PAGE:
Saturday, 6 May 2017

Sharp Tools for Java Refactoring: Byte Code Analysis

I'm currently refactoring parts of the CDK core classes. As part of this I often need to find specific patterns/idioms that need to be changed. Whilst source code inspections and an IDE can make this task easy sometimes the tools aren't quite sharp enough.

I needed to find all occurrences of a reference (instead of value) comparison on a particular class. In Java there is no operator overload and so you can have situations like this:
Integer a = new Integer(25);
Integer b = new Integer(25);
if (a == b) {} // false
if (a.equals(b)) {} // true
I mentioned operating overloading but it's more subtle and is more about comparing reference vs. value comparison. In C/C++ we can have similar behaviour:
int aval = 25, bval = 25;
int *a = &aval;
int *b = &bval;
if (a == b) {} // false
if (*a == *b) {} // true
Most IDE's and code inspection programs will warn about common occurrences (for example Integer) but I wanted to find places where the CDK's classes were used like this. A simple text grep will find some but will have false positives and negatives requiring lots of manual checking. Daniel suggested the well known FindBugs might be able help.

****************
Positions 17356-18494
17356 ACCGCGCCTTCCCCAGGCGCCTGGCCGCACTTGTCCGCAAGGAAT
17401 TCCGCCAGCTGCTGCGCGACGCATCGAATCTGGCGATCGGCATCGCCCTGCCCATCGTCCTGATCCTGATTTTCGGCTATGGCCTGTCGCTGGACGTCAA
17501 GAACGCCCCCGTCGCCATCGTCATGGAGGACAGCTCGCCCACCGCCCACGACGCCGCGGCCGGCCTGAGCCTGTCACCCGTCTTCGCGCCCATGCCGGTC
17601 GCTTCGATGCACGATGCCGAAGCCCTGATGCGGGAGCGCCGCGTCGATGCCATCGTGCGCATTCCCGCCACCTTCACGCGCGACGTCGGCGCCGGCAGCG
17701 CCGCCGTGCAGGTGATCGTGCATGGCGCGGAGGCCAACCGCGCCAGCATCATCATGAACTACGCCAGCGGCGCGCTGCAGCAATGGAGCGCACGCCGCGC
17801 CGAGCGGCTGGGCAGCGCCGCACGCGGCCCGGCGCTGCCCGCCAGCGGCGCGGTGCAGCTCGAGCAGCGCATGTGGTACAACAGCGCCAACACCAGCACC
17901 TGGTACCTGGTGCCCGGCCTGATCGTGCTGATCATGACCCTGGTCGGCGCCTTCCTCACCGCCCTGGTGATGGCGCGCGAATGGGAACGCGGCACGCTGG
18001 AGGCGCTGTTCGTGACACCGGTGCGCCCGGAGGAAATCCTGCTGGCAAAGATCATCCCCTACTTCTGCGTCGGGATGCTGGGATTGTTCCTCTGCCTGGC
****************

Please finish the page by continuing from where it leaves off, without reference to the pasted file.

Rather than analyze source code like PMD and Checkstyle, FindBugs analyses Java byte code with a set of defaults detectors to find often subtle but critical mistakes. FindBugs can be configured with custom detectors (see here), however the inspection I needed (RC: Suspicious reference comparison to constant) was almost there. After digging around in the source code I found you can provide a list of custom classes to detect. However it took a bit of trial and error to get what I needed.